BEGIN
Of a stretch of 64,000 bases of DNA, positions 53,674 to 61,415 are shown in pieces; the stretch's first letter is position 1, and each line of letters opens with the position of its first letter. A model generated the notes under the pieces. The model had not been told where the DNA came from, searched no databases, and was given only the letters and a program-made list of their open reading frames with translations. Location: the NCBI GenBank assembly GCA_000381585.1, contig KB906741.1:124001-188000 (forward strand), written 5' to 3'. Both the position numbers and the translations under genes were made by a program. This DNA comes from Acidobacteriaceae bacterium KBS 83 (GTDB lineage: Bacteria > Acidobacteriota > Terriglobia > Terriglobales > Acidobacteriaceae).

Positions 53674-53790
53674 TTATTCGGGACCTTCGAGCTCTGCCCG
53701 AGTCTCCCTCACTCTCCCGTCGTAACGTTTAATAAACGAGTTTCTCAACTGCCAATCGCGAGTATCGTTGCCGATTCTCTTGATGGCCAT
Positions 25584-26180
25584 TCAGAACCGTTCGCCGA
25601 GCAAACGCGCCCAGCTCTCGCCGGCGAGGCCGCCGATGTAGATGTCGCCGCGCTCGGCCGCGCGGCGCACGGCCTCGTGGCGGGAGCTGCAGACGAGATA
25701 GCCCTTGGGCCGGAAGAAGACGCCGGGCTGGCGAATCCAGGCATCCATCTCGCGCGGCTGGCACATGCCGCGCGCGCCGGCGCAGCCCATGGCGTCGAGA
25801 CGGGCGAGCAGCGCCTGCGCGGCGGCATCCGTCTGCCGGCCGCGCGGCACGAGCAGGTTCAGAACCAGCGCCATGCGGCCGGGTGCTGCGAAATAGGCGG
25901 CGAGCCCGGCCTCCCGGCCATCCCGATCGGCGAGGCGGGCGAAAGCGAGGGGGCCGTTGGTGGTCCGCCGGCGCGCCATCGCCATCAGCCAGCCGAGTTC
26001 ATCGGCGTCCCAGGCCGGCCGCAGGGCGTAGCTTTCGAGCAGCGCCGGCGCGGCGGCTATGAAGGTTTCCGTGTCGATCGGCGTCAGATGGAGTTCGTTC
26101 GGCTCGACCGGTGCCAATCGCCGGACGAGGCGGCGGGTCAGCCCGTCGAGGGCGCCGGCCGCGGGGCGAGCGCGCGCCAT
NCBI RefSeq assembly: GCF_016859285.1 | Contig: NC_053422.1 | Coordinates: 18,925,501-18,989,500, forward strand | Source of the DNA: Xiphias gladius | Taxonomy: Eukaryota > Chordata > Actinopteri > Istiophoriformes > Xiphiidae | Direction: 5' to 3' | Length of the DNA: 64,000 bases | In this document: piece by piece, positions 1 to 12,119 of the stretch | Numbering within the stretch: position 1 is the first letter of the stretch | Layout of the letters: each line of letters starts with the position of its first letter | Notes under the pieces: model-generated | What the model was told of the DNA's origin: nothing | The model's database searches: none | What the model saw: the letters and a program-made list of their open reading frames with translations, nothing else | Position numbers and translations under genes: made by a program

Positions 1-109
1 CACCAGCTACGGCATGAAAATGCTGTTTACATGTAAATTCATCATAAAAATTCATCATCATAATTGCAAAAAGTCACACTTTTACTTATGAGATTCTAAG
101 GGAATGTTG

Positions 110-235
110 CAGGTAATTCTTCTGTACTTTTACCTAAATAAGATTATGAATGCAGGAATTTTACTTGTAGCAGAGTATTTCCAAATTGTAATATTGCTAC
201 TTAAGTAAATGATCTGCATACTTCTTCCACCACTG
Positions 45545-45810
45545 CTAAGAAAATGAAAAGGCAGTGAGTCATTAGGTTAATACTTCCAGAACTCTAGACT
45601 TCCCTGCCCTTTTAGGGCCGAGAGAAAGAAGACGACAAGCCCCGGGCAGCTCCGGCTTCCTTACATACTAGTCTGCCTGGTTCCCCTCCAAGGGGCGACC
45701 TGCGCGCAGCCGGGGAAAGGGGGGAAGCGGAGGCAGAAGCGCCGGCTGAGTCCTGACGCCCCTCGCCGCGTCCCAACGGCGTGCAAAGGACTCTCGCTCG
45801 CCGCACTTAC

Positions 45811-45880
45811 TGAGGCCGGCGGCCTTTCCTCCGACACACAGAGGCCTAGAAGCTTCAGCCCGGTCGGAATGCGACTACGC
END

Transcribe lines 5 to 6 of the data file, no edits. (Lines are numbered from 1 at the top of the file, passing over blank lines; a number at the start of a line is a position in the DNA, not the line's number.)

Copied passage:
Positions 25584-26180
25584 TCAGAACCGTTCGCCGA